Smart motorways are stretches of high speed road where the traffic flow is managed remotely from a regional control centre.
Depending on the traffic circumstances, the electronic signs can be changed in order to manage speed limits and lane layout. This includes using the hard shoulder at times when traffic needs to flow quicker.
The overhead signage on smart motorways is intended to over-rule the standard signs and understood speed limits. For example, the normal 70mph speed limit on a motorway or dual carriageway may need to be reduced in order to make the area as safe as possible.
In the case of an accident or roadworks, the overhead signs would show the new speed limit and/or indicate which lanes are closed. Another scenario would be if a lorry sheds it load, or other debris was causing a hazard to road users. The annual expense involved in preventing accidents is always much less than the impact of the accidents themselves.
Without smart motorway signage, it would take hours for Highway Maintenance to arrive at the scene and place temporary notices to notify motorists of the hazard ahead. Instead, a centralised control system means the process of cordoning off a lane or issuing hazard warnings can be done in a matter of seconds.
The enforcement of new speed limits can be done using speed cameras, although the initial act of slowing down to the new rate can itself be a danger. If an accident or hazard ahead means that hundreds of drivers of different sizes need to quickly slow down, the initial incident can produce a domino effect.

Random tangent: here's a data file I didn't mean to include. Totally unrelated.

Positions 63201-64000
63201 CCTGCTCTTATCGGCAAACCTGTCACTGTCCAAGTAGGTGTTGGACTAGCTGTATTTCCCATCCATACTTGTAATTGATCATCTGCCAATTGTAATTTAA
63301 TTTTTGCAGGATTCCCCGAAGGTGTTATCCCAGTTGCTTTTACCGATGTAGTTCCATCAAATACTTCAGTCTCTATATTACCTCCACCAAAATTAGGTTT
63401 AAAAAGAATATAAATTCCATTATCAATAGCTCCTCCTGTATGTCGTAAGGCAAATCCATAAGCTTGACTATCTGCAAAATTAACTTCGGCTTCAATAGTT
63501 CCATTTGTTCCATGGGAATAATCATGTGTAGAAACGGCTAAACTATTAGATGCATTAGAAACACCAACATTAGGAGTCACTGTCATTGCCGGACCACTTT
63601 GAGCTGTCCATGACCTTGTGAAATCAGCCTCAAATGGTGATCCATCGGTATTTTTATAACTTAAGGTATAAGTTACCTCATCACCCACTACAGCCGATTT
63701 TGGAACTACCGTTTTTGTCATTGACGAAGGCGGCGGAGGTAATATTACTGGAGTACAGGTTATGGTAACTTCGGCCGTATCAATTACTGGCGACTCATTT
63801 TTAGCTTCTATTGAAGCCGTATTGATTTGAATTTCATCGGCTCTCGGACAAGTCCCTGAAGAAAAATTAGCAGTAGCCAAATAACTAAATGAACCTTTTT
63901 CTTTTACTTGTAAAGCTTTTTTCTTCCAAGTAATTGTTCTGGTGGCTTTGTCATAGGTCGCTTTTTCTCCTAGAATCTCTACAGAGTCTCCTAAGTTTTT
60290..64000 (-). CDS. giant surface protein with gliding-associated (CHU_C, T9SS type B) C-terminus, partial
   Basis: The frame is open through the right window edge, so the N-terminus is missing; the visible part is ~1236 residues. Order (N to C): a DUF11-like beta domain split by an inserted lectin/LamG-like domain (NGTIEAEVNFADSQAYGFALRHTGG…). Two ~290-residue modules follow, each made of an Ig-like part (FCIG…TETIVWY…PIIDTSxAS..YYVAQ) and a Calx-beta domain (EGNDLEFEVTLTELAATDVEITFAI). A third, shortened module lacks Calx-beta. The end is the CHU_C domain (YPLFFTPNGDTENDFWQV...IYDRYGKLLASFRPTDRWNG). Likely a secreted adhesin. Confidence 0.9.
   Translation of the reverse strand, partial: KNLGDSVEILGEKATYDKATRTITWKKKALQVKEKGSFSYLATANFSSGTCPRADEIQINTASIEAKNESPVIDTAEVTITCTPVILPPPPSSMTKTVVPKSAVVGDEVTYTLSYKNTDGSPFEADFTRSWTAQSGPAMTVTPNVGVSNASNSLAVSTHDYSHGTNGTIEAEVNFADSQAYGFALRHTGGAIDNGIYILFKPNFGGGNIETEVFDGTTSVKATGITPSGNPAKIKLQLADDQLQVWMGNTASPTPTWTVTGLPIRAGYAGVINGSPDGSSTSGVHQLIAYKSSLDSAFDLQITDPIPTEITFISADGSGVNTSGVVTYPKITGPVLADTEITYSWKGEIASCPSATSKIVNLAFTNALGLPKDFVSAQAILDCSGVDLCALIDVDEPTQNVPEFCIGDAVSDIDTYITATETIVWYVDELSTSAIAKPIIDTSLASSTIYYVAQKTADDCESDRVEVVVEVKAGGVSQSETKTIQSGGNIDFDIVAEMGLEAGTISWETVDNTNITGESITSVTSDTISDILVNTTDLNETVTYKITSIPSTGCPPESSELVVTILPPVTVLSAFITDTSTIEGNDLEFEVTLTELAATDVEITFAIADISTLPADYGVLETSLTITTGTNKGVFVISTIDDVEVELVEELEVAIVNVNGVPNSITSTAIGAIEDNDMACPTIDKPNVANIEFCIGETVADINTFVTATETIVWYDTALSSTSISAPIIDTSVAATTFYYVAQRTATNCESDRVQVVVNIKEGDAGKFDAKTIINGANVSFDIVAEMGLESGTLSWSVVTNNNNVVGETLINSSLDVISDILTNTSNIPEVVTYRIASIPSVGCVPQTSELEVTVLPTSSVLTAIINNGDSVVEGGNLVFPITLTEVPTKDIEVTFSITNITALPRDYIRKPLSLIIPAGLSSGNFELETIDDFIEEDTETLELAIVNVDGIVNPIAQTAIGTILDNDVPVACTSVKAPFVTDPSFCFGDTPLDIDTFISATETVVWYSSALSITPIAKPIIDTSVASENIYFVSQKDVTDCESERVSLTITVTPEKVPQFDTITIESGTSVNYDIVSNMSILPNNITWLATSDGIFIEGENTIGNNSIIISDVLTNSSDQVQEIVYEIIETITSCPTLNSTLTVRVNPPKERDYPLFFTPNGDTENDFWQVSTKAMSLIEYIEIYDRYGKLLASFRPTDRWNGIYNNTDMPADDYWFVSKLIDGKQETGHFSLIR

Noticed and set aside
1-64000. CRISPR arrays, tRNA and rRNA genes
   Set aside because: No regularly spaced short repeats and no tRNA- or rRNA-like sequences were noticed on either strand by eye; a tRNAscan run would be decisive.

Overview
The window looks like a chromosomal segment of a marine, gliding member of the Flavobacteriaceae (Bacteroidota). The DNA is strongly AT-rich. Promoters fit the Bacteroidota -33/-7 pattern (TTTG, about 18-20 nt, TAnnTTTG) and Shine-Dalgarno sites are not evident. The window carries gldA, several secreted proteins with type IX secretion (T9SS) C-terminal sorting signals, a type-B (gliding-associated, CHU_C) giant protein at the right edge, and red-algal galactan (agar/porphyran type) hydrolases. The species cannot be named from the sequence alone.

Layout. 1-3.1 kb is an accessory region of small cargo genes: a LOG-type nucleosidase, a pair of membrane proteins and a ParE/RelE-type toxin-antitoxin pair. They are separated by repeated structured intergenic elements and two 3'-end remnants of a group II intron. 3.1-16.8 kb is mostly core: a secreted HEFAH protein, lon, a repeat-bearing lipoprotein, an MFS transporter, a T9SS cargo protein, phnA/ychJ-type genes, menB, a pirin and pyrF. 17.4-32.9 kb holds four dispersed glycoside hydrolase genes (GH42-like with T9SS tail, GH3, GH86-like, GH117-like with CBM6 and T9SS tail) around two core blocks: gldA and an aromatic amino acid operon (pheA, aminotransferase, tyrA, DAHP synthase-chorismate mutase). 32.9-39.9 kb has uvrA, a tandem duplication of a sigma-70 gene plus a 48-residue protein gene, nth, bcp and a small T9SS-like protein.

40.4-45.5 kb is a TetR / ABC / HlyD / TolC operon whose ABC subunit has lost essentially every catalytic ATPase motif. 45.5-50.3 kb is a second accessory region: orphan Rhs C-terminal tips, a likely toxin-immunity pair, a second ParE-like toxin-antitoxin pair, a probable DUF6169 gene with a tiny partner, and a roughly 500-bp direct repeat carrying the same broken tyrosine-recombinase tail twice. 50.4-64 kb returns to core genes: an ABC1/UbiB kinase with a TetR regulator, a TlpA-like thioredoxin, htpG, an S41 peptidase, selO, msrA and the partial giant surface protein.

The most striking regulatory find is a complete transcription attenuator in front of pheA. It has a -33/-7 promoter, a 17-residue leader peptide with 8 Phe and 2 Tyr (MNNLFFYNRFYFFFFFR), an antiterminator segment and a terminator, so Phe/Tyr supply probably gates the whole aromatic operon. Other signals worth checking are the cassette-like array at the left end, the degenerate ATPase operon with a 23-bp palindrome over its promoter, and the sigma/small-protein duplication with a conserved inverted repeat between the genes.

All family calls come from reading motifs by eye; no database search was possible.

One innovation which we might see on smart motorways in 10 years’ time is a road surface with integrated LED lighting. Instead of using a standard asphalt with white or yellow painted lines, the smart road would be mapped out with lighting. This could be re-configured in the event of roadworks or lane closures from a central control office.
The initial cost of implementing the system would be huge, but the amount of highway maintenance would be reduced. Imagine a road that could also be heated at the click of a button. This would save the annual resource cost of gritter lorries and further reduce the amount of accidents.The technology exists to have these roads powered by solar energy, so this is something that could be a game changer in highways across the developed world. First we had smartphones, now it’s time for smart motorways to shine.